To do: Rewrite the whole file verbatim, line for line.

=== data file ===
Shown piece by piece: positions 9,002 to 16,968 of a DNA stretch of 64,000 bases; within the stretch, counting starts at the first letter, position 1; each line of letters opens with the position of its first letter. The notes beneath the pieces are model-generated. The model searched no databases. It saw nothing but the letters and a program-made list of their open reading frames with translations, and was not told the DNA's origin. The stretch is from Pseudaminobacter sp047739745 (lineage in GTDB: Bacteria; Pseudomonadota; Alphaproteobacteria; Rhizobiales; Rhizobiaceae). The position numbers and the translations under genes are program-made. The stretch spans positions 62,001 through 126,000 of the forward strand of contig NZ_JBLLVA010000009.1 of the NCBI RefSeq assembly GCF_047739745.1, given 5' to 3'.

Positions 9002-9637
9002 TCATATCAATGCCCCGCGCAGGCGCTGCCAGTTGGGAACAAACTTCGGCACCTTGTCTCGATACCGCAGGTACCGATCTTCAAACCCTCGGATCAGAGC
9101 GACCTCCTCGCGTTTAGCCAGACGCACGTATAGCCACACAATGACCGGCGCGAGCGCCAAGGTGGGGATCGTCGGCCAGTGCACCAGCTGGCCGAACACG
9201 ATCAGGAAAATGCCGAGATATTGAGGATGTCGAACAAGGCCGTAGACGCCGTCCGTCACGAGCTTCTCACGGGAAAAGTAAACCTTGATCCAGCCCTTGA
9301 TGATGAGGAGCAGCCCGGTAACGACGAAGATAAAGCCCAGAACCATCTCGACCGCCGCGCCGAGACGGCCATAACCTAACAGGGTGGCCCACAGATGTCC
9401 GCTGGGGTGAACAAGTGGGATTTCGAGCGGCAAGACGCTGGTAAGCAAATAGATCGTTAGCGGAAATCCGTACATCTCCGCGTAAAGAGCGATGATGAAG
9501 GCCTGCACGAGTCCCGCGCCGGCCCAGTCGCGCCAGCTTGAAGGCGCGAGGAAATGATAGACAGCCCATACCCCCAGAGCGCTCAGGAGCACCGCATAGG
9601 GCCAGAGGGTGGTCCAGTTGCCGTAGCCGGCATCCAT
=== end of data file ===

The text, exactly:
Shown piece by piece: positions 9,002 to 16,968 of a DNA stretch of 64,000 bases; within the stretch, counting starts at the first letter, position 1; each line of letters opens with the position of its first letter. The notes beneath the pieces are model-generated. The model searched no databases. It saw nothing but the letters and a program-made list of their open reading frames with translations, and was not told the DNA's origin. The stretch is from Pseudaminobacter sp047739745 (lineage in GTDB: Bacteria; Pseudomonadota; Alphaproteobacteria; Rhizobiales; Rhizobiaceae). The position numbers and the translations under genes are program-made. The stretch spans positions 62,001 through 126,000 of the forward strand of contig NZ_JBLLVA010000009.1 of the NCBI RefSeq assembly GCF_047739745.1, given 5' to 3'.

Positions 9002-9637
9002 TCATATCAATGCCCCGCGCAGGCGCTGCCAGTTGGGAACAAACTTCGGCACCTTGTCTCGATACCGCAGGTACCGATCTTCAAACCCTCGGATCAGAGC
9101 GACCTCCTCGCGTTTAGCCAGACGCACGTATAGCCACACAATGACCGGCGCGAGCGCCAAGGTGGGGATCGTCGGCCAGTGCACCAGCTGGCCGAACACG
9201 ATCAGGAAAATGCCGAGATATTGAGGATGTCGAACAAGGCCGTAGACGCCGTCCGTCACGAGCTTCTCACGGGAAAAGTAAACCTTGATCCAGCCCTTGA
9301 TGATGAGGAGCAGCCCGGTAACGACGAAGATAAAGCCCAGAACCATCTCGACCGCCGCGCCGAGACGGCCATAACCTAACAGGGTGGCCCACAGATGTCC
9401 GCTGGGGTGAACAAGTGGGATTTCGAGCGGCAAGACGCTGGTAAGCAAATAGATCGTTAGCGGAAATCCGTACATCTCCGCGTAAAGAGCGATGATGAAG
9501 GCCTGCACGAGTCCCGCGCCGGCCCAGTCGCGCCAGCTTGAAGGCGCGAGGAAATGATAGACAGCCCATACCCCCAGAGCGCTCAGGAGCACCGCATAGG
9601 GCCAGAGGGTGGTCCAGTTGCCGTAGCCGGCATCCAT